The IHSA Board of Directors met in a virtual update session on Wednesday to review recent developments related to the high school basketball season, which is set to start with practices this coming Monday.
The board announced that it is formally inviting representatives from Gov. JB Pritzker’s office and the Illinois Department of Public Health to meet with the board Nov. 19. Additionally, the IHSA hopes to have representatives from the Illinois Principals Association (IPA), Illinois Association of School Administrators (IASA), the Illinois State Board of Education (ISBE) and a coalition of nearly 200 school superintendents who recently contacted the governor regarding school sports during the 2020-21 school year.
The IHSA is asking schools that do choose to start practices on Monday to adhere to IDPH's Level 1 guidelines during the COVID-19 pandemic until at least Nov. 19. Level 1 allows for only no-contact practices and training.
“The board hopes to create a dialogue and build a more collaborative relationship with all the entities involved with developing sports policy in our state as everyone tries to navigate through the myriad issues caused by the pandemic,” IHSA executive director Craig Anderson said. “The board’s decision to move forward with the basketball season was not meant to be adversarial. It was rooted in a desire to receive more direct communication and data from our state partners. (The board) hopes all the groups will see the mutual benefit of increased discourse and be represented at the meeting on Nov. 19.”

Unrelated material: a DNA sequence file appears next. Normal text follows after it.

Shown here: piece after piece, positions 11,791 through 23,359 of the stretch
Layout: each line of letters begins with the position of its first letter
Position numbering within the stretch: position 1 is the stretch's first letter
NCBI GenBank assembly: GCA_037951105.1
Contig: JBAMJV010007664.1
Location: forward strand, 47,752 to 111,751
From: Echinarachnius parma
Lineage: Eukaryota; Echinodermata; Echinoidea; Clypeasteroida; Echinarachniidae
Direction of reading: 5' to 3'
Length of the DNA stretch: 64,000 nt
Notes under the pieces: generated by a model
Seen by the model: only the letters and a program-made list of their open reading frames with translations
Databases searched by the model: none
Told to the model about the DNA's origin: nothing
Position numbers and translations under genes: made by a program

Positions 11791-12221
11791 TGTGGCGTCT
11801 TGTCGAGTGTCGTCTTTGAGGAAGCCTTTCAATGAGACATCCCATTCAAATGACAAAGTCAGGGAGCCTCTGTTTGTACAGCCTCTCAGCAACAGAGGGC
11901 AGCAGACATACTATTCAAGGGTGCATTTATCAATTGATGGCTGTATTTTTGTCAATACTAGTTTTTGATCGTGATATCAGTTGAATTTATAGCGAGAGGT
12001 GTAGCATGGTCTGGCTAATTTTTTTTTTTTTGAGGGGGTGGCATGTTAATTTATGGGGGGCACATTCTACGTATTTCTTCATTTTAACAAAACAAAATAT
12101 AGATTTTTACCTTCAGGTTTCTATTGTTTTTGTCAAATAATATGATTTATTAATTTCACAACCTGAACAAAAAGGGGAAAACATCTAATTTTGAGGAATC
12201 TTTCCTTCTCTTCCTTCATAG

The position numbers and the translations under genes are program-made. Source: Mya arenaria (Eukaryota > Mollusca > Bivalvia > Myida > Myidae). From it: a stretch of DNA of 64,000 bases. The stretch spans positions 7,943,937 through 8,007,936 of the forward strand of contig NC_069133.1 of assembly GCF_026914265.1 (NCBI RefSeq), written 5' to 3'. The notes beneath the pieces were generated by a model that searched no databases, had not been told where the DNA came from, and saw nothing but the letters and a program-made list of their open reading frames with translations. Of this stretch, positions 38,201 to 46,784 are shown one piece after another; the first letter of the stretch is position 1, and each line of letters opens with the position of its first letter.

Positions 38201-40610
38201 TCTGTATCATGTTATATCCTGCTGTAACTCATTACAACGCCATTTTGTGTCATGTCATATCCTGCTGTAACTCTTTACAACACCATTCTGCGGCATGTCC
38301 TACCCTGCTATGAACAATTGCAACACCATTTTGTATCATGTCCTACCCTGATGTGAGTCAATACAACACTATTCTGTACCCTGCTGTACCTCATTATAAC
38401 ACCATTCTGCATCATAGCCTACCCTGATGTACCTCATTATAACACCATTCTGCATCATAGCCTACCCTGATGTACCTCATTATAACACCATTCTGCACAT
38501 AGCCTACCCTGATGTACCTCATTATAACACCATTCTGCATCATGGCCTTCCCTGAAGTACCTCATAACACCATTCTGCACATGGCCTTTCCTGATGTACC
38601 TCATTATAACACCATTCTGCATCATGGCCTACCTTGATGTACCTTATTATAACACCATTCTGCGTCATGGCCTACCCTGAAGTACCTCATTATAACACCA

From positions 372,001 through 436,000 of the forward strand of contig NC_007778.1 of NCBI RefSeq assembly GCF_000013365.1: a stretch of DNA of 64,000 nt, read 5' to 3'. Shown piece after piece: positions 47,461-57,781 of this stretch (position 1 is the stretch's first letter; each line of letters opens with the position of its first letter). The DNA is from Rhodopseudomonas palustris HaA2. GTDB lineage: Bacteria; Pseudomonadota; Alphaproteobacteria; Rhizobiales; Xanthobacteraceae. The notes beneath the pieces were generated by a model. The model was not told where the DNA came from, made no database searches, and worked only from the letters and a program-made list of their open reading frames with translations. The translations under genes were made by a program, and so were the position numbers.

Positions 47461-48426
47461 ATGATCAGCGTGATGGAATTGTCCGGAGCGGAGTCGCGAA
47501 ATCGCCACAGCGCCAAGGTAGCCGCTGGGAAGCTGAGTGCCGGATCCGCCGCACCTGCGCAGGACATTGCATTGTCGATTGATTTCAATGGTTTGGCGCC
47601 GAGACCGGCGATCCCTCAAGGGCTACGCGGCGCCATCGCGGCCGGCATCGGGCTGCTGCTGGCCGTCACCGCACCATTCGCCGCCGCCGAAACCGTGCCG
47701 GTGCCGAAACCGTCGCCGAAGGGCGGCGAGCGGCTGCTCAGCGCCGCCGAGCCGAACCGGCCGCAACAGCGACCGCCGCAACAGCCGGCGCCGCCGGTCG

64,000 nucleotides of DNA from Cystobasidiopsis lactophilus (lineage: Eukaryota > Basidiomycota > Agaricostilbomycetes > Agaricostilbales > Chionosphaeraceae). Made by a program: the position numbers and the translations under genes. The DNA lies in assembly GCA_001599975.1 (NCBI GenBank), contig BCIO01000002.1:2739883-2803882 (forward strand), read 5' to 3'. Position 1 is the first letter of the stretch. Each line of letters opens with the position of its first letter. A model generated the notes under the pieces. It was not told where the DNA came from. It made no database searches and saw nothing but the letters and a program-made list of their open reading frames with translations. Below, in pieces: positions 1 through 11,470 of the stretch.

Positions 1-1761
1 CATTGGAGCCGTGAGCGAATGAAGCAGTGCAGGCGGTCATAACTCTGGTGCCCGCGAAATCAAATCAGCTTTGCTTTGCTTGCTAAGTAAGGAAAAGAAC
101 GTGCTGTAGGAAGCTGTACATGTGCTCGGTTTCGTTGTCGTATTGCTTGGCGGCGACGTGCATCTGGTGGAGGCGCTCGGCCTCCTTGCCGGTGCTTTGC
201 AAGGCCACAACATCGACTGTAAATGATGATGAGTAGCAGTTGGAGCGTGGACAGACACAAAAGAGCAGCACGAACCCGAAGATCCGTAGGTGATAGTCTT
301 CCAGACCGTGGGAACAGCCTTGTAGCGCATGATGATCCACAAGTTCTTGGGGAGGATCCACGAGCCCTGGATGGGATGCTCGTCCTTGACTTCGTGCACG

The IDPH listed basketball as a medium-risk sport in July, but changed its status to high-risk two weeks ago, just a few days after the IHSA had met with the IDPH and presented what it felt was a workable plan to play basketball in a safe environment.
At the time it was announced that basketball was considered high-risk, Pritzker said the sport would be put on hold. The IHSA had already reformed its sports year from three seasons to four – fall (Aug. 10 through Oct. 24), winter (Nov. 16 through Feb. 13), spring (Feb. 16 through May 1) and summer (May 3 through June 26). Three fall sports – football (high), boys soccer (medium) and volleyball (medium) were slotted into the added spring season.
The IHSA, which had received limited feedback from the governor or the IDPH in prior months, stated a day after Pritzker’s announcement that it would go ahead with basketball as a winter sport.
Many school districts, however, have not committed to basketball for insurance reasons. Many insurance companies will not cover events not approved by the IDPH and ISBE, which would leave districts potentially liable for anyone who got sick at a sporting event.
The IHSA has 813 member schools, most of which play basketball. A recent survey revealed that nearly 300 (of 546 school responding) do not plan on starting basketball Monday. Another 212 were unsure of their status.
The board also cited rising COVID-19 cases in the state as a reason for the recommendation for member schools to stick to the IDPH Level 1 guidelines if they start basketball workouts.
“The board recognizes the difficult decisions it has placed on member schools regarding basketball,” Anderson said. “With the limited number of schools to begin their season on Nov. 16, (the board) believes it is prudent to adhere to IDPH guidance as they work with state officials to gain greater clarity on the metrics and mitigations required to conduct certain high school sports throughout the remainder of the 2020-21 school year.”